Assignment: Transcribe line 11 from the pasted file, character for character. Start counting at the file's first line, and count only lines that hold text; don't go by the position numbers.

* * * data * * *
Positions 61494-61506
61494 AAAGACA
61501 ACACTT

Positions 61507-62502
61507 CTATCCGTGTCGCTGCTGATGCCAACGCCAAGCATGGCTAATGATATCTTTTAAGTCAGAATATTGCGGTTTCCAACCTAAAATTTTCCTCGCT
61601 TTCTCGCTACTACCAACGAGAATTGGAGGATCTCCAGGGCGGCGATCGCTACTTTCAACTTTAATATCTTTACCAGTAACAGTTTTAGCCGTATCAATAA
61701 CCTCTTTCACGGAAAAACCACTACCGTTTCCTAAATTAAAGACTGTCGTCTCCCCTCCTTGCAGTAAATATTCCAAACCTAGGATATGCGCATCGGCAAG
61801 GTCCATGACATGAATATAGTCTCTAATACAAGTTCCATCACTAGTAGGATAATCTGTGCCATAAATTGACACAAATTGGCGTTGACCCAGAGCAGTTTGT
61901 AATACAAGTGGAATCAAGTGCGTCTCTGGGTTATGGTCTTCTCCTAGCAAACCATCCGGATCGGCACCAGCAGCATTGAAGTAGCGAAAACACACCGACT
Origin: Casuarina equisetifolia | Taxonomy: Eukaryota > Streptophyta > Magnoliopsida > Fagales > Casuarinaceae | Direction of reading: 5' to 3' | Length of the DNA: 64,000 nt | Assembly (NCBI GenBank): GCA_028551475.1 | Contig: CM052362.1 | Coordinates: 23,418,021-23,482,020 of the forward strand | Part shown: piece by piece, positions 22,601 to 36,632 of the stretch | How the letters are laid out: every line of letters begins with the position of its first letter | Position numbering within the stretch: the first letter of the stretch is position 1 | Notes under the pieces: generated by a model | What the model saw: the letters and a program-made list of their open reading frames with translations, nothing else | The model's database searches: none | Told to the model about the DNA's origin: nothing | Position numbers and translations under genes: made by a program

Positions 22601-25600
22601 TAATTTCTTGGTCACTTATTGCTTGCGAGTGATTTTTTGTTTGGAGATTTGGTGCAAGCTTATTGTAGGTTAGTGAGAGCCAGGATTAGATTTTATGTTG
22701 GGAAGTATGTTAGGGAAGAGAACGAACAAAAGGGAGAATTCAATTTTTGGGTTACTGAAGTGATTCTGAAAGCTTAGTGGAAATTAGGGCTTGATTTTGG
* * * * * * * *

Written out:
Positions 22601-25600